Sunday, February 03, 2008
The Annual Meeting - The Transfiguration
“But Jesus came and touched them and said, ‘Get up and do not be afraid.’” Matthew 17:7
There are no coincidences. Today is our Annual Meeting. Today’s scripture reading, for the last Sunday in Epiphany, the Sunday before Lent begins, features the Transfiguration of Jesus as told to us by St. Matthew.
In almost every scripture story, whenever someone is being asked to do a mighty work in the name of God, you can bet you bottom dollar that the angel will say, “Be not afraid.”
Jesus, in turn, says these words to Peter, James and John after they witnessed his transfiguration on “a high mountain” (probably Mount Hermon, near Caesarea Philippi), as reported in Matthew 17:1-8). They had just seen an incredible vision: Elijah and Moses, talking with Jesus. Each had highly symbolic presence for the ministry of Jesus: Elijah represented the prophets and Moses, the law.
Jesus, about to fulfill both prophecy and the law, was transfigured before them, his “face shone like the sun and his clothes became dazzling white.” The disciples then heard the voice of God say, “This is my Son, the Beloved; with him I am well pleased. . . “
Those words are also familiar. We heard them spoken at the Baptism of Jesus, but this time, God adds, “Listen to him.” The disciples then “fell to the ground and were overcome by fear.” And Jesus goes to them and, touching them, says, “Get up and do not be afraid.”
“Get up.” Jesus adds these new words to the old command to “Do not be afraid.” This is significant to us this morning as we look back on all that we have accomplished and all that we are yet being asked to do.
These are anxious times. The War in Iraq and Afghanistan continue unabated with no easy end in sight. There is unrest in Kenya and the genocide in Darfur seems to continue despite international attention. The ‘r’ word (recession) hangs heavy in the air, and some who had previously enjoyed a sense of economic comfort now struggle to decide how to balance the increasing costs of fuel and food. We have come to know that many of us (more than we care to admit) are only ‘two paychecks away’ from financial crisis.
The political process to elect a new President place all of these issues and more before us as our daily bread, which seems only to feed our fears and anxieties. We eat the bread of anxiety at our own peril.
This church is also facing into some difficult decisions. As you will hear, our Stewardship Campaign has been one of the most successful in years, and yet fell short of our financial goals which were admittedly very high. While the new understanding of our budget process is both enlightening and exciting, we have come to see that living into a deficit budget all these many years has taken its toll. We can no longer afford to live this way, and difficult decisions, and the changes they require, must be made.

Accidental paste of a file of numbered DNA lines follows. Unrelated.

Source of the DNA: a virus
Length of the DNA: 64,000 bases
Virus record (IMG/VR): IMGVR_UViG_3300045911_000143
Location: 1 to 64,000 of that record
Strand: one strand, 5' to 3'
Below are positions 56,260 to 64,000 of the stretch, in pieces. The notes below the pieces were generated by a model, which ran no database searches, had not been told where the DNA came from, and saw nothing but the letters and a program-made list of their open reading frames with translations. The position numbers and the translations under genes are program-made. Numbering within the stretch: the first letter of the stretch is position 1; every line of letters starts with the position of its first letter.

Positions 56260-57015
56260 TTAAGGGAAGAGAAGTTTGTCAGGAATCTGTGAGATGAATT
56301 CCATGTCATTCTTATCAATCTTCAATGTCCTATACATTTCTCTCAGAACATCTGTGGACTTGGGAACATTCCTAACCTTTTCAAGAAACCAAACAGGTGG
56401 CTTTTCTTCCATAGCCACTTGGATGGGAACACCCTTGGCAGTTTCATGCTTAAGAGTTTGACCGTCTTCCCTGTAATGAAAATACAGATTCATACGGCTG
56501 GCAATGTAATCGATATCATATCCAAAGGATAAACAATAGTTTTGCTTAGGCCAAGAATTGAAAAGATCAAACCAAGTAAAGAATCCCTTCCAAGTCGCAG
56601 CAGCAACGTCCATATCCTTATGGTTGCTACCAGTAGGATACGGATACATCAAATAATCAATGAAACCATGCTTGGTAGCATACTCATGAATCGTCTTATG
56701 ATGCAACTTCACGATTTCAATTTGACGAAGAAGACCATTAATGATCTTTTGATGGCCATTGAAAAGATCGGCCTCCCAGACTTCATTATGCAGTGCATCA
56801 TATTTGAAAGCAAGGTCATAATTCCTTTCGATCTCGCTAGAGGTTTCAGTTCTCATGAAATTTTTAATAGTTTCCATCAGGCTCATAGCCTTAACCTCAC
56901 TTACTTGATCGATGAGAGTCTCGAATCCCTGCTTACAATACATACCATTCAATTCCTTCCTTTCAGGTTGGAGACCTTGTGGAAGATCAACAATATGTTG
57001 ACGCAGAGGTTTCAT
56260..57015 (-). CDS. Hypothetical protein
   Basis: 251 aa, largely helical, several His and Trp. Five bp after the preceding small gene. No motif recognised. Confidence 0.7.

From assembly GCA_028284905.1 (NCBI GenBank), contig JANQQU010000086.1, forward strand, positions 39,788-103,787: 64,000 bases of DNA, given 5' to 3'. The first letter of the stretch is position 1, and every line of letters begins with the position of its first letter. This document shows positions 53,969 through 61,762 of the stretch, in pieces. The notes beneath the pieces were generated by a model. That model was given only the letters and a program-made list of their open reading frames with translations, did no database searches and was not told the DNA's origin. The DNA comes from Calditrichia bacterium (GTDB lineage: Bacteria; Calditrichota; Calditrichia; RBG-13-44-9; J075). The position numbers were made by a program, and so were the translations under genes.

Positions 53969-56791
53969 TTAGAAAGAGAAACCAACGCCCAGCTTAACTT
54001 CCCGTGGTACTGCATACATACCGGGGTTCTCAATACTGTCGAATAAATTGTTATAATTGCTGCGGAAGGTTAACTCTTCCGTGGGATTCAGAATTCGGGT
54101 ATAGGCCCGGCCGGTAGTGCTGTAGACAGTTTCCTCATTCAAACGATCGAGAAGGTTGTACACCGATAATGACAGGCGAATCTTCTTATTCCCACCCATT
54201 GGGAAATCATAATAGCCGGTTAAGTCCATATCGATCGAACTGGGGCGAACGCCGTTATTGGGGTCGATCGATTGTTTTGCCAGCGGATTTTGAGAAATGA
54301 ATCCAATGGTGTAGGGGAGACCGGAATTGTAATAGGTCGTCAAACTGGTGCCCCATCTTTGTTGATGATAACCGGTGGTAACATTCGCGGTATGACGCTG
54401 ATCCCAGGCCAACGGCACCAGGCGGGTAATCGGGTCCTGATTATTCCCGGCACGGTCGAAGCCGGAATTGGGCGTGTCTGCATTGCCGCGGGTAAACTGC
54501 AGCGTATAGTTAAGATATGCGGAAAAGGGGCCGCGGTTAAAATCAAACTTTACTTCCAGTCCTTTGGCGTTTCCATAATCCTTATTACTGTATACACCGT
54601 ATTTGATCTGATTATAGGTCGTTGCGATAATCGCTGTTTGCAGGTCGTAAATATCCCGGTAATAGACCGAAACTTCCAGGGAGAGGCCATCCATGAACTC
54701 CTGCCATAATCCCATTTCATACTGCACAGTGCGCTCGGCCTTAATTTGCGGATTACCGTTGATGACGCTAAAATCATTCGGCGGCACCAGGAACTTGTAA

The stewardship of our buildings and grounds has been demanding our attention, and will continue to take center stage in our common lives: we have wisely replaced all of the windows in the undercroft of the church, which will bring substantial savings in terms of the cost of utilities; however, we need a new roof, new equipment for handicapped access, new front doors. Our sanctuary and bathrooms also need to be made more handicapped accessible. Our organ is in serious need of repair and/or replacement. All of these things are ‘big ticket’ items.
In over twenty years of ministry, I know this much to be true: I have never seen a congregation grow and thrive while being focused on these things. I’m not saying that they are not important and deserving of our time and energy. We must be good stewards of all that God has so abundantly given us – including our buildings and grounds.
I am saying this: A congregation that is focused on the mission and ministry of Jesus Christ will grow and flourish beyond our wildest imaginings. I know some of you are tired of hearing me say this, but it remains true: A church alive with the outward look of mission is a growing, thriving church.
Let me be clear: I’m not just speaking about numerical growth. While that is always wonderful, it is not an imperative necessity for the health and well being of the Body of Christ. These things are:
• Spiritual growth.
• Deepening our prayer life.
• Sharing our faith stories with one another and how we understand ourselves to be living out the Gospel of Jesus Christ.
• The maturation of our relationships as sisters and brothers in Christ.
• Living into our baptismal promise to “grow into the full stature of Christ.
• The mission and ministry of the church.
• Discovering our unique vocation as a Body of Christ.
As human beings, we are unique among the creatures of God. We are blessed with intelligence, reason and skill – and, we are blessed with the divine gift of free will.
We have choices – sacred choices. We can stand by and be dazzled by the brilliance of all that has brought us to this “high and holy place’ today. We can hunker down, lower our heads and stay focused on ‘the bottom line’. We can fall to the ground in fear.
And, all those things would be perfectly normal, human things to do.
I am saying to you that Jesus has come over to us and has touched us in our anxiety and fear. Jesus offers to us not the stuff of anxiety but the Bread of Heaven. Jesus says to me and to you and to everyone who enters this sacred place, “Get up!” “Get up and do not be afraid.”
God has said, “This is my Son, the Beloved; with him I am well pleased. Listen to him.”
A we reflect on all that we have done, and all that the world is challenging us with, and all that God is giving us to do, my prayer is that we listen even more closely to what Jesus is saying. Listen. He is saying this: “Get up, and do not be afraid.”
And, let the church say, “Amen.”